Oil Leads Gains as Natural Gas Slumps Most: Commodities at Close

The Standard & Poor’s GSCI gauge of 24 commodities climbed 0.5 percent to 643.55 at 4:42 p.m. in London. The UBS Bloomberg CMCI index of 26 raw materials was down 0.1 percent at 1,579.502.

CRUDE OIL

Oil gained for a fourth day after the Energy Department reported that inventories decreased to a two-month low last week as demand strengthened.

Crude oil for January delivery rose $1.35, or 1.5 percent, to $89.28 a barrel on the New York Mercantile Exchange. Oil traded at $88.40 before release of the inventory report. Crude for February rose $1.42, or 1.6 percent, to $89.82.

Brent for February rose $1.24, or 1.1 percent, to $110.08 a barrel on the London-based ICE Futures Europe exchange. Brent’s premium to February WTI narrowed 18 cents to $20.26 a barrel.

Oil markets: NI OILMARKET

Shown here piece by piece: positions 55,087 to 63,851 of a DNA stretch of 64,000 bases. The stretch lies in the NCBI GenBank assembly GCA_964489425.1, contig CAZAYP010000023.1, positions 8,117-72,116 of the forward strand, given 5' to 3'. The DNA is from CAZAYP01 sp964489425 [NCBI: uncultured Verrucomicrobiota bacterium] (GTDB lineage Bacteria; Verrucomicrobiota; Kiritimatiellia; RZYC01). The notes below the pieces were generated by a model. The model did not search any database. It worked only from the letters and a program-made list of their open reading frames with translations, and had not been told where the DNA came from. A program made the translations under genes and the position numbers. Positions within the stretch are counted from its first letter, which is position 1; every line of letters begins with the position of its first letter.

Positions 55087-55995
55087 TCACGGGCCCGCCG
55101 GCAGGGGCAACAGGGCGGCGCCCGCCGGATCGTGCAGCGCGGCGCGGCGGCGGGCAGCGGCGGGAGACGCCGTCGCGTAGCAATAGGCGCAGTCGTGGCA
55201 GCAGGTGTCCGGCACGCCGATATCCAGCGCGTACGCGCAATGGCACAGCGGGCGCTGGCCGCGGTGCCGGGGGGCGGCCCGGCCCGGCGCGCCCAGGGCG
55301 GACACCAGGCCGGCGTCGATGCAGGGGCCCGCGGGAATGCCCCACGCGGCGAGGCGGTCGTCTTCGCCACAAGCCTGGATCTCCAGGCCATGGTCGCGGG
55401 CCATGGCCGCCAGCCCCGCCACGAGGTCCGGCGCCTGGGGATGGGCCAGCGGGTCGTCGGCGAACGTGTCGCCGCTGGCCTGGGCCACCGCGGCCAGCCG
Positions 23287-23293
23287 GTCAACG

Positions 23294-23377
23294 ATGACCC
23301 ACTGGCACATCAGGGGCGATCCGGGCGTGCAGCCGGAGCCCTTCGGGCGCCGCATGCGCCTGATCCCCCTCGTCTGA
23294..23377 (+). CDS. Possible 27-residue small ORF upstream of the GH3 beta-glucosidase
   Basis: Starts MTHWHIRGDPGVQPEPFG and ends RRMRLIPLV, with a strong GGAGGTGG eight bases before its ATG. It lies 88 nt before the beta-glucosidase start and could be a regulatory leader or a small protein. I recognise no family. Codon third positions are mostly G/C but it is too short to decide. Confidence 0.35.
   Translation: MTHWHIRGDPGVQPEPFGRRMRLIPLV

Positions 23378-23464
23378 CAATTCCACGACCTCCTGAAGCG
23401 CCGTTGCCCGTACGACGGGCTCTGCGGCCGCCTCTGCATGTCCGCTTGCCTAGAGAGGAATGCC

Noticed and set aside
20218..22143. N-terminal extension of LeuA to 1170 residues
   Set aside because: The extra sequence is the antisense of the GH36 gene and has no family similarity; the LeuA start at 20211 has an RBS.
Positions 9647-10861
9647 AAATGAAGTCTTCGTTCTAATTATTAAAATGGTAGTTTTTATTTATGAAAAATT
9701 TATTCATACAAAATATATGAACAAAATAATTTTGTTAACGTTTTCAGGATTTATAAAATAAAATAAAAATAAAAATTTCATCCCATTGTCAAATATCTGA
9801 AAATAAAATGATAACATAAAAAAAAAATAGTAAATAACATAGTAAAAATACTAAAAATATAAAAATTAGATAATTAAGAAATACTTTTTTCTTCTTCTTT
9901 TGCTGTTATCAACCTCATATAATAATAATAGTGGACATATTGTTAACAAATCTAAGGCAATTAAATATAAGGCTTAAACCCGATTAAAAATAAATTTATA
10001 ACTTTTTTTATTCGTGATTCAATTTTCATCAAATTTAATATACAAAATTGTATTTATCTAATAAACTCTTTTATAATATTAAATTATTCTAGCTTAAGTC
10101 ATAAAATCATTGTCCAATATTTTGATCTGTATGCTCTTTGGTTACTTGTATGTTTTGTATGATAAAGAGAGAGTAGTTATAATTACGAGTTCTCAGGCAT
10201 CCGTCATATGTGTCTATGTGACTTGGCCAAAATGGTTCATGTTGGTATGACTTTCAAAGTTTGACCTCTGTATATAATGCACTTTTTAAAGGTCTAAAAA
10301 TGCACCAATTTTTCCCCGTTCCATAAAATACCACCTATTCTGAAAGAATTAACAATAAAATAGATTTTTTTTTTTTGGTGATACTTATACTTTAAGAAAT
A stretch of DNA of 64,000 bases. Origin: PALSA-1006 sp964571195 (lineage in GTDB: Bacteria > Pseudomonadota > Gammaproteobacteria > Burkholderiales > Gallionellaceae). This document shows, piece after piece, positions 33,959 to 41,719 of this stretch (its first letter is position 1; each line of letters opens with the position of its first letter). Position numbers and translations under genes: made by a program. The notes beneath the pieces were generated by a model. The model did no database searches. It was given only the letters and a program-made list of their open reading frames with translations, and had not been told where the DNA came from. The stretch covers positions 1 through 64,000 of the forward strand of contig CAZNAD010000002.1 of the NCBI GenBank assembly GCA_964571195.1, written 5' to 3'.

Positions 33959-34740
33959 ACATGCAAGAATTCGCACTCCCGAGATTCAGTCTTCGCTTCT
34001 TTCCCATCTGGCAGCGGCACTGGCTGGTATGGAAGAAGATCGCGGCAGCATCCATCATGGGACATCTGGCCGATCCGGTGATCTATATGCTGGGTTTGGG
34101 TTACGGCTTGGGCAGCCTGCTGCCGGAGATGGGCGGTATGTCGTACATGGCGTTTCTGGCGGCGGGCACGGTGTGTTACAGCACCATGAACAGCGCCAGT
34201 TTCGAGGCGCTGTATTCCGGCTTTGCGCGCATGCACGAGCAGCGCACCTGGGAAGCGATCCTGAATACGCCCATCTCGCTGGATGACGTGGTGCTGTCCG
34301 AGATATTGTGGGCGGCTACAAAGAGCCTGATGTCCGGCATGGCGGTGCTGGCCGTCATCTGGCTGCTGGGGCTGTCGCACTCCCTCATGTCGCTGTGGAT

NATURAL GAS

Natural gas futures dropped in New York for the first time in three days as weather forecasts for late December and early January turned warmer.

Natural gas for January delivery fell 11.3 cents, or 3.3 percent, to $3.304 per million British thermal units at 9:21 a.m. on the New York Mercantile Exchange. The futures are up 11 percent this year, heading for the first annual gain since 2007. Prices declined to $3.261 per million Btu in intraday trading on Dec. 14, the lowest since Sept. 28.

U.K. natural gas: NI NUKMKT Gas market: NI GASMARKET Americas natural gas: NI AGASMARKET European natural gas: NI EGASMARKET

OIL PRODUCTS

Gasoline and heating oil rose as President Barack Obama and House Republican leaders continued budget negotiations and as a stronger Brent boosted the prices of products produced with imported crude.

Gasoline for January delivery rose 1.68 cents, or 0.6 percent, to $2.7077 a gallon on the New York Mercantile Exchange. Prices touched $2.7179, the highest intraday level since Dec. 4. Futures have advanced 0.8 percent this year.

Heating oil for January delivery increased 2.14 cents, or 0.7 percent, to $3.0179 a gallon, extending this year’s increase to 2.8 percent.